Also, not every service at a money exchange is created equal. You have several options of how you wish to send money and how quickly. Needless to say, flash remit options cost more and so do cash receipt (compared to bank transfers). You can also send demand drafts (DD), which are basically a bill, similar to a cheque, issued by a bank with the name of the receiver clearly mentioned. Unlike a cheque, though, you need to first make the payment and then the DD is issued. It is a secure method of sending large sums of money in particular.
Do your research
From the UAE, the highest amount of remittances are made to India, Philippines and Pakistan. There are certain benefits that are also offered to customers, whether from exchanges or from respective governments to encourage remittances. For example, when sending money to Pakistan above a certain limit, there is no remittance fee charged. On November 17, this was for remittances above Dh740 (PKR31,329). Similarly, to encourage people to remit money to popular destinations like India and the Philippines, some exchanges offer lucky draws for frequent remittances, with cash prizes, electronic items, cars and holidays on offer.
India is the biggest receiver of expat earnings from the UAE, comprising a whopping 37.2 per cent of total remittances during Q2. Indians are followed by Pakistani beneficiaries, comprising 10.5 per cent, then Filipinos, 7.2 per cent, in the third place, with Egyptians making up 6.3 per cent.
Then come other expats; UK nationals: 3.8 per cent, Bangladeshis: 3.7 per cent, US nationals: 3.3 per cent, Jordanians: 2.6 per cent, the Swiss: 2.2 per cent and finally Chinese: 1.5 per cent.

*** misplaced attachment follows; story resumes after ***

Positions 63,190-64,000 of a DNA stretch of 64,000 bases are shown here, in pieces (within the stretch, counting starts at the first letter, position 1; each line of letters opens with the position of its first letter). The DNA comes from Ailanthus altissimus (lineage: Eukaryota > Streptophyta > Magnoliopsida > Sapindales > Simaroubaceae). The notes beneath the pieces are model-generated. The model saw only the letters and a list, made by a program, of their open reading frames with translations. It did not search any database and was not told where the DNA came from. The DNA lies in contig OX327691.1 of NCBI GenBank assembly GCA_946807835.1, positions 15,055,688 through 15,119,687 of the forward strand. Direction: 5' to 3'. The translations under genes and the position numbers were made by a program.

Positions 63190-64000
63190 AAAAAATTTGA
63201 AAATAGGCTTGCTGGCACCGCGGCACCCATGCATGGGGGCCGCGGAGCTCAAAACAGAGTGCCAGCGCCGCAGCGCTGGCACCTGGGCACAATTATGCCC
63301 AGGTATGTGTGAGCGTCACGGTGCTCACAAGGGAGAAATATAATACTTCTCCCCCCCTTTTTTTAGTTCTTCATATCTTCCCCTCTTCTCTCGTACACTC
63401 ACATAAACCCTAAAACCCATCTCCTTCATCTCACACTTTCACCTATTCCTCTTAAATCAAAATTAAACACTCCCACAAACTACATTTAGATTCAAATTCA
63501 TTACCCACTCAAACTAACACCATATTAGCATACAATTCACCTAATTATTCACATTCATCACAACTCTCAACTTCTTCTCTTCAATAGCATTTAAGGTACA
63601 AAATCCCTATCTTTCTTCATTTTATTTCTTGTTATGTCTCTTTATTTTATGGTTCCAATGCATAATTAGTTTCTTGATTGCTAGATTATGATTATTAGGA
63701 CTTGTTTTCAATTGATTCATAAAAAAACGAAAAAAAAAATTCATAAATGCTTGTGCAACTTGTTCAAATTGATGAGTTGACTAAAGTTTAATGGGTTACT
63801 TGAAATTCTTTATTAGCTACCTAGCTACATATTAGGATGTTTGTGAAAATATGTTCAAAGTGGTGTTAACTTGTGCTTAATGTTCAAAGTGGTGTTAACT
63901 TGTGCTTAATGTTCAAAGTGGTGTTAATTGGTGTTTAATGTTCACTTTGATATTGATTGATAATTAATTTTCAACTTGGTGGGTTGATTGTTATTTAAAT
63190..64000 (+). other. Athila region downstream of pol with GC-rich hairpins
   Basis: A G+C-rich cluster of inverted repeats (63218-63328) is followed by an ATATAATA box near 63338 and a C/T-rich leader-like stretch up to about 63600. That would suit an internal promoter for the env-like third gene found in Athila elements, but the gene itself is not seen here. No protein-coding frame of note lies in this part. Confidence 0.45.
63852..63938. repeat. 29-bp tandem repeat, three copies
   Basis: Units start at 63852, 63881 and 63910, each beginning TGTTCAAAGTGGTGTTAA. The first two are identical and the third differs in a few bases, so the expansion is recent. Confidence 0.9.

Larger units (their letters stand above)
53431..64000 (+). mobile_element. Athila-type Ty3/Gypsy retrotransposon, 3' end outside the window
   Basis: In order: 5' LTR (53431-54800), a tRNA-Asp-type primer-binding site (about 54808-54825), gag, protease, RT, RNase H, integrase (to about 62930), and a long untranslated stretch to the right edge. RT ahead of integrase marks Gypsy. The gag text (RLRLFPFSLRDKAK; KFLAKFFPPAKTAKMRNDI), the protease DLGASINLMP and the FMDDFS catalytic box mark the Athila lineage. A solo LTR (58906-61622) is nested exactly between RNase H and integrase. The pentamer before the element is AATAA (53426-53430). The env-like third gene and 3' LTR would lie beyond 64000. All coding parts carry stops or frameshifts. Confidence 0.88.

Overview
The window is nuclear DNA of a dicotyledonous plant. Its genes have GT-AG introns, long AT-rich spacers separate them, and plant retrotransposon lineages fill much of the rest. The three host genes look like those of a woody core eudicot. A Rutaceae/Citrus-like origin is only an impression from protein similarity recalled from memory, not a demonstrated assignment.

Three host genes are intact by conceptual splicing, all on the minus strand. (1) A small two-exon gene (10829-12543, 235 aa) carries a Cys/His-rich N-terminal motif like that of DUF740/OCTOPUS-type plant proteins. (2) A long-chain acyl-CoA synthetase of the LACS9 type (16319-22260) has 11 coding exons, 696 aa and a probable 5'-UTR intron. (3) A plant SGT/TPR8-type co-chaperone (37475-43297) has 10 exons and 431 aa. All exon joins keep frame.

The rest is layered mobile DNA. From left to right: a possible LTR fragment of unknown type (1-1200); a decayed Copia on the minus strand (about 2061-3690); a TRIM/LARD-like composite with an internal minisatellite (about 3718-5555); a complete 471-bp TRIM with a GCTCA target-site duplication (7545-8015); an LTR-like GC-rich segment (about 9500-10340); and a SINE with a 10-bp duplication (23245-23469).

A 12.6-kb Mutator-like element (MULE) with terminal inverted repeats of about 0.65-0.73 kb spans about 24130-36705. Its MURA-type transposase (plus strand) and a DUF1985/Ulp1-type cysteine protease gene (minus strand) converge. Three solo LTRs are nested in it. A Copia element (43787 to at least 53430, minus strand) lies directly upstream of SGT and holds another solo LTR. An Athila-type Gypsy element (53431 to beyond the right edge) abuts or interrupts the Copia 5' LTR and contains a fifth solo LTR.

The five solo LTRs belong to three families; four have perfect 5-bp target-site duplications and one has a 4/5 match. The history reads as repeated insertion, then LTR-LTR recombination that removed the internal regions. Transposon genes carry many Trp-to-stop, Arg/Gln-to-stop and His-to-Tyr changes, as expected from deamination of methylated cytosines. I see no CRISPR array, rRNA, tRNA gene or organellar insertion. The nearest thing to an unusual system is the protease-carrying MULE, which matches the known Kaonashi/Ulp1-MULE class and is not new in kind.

Many banks in the UAE and across the world offer attractive rates and no service charges for remittances. You can make transfers either from a bank’s branch or, more conveniently, online or through their app.
While all banks have money transfer options, not every bank offers competitive exchange rates. In fact, rates are marked up significantly, undercutting the other benefits that are offered – convenience and speed. You will need to do a lot more research to find out if your local UAE bank or even the bank in your home country has convenient ways of transferring money that make sense financially.
Credit and debit cards
Another service that customers can avail of is the use of credit cards through online remittance services. For certain services, such as Western Union and MoneyGram, using a debit or credit card can speed up the time taken to send the money. Some services even let you send money to a recipient’s credit card. UAE-based non-resident Indians can use a locally issued credit card and transfer money to any bank account in India through the online cross-border remittance service, Remit2India.
However, this could cost more, and you could face extra charges, depending on whether the transaction is processed as a purchase or cash advance.
There are also many other options available to customers, including prepaid cards, mobile or online transfers. But the complexity of use and inhibitive charges of the transfer make these options less popular among the expat community in the UAE.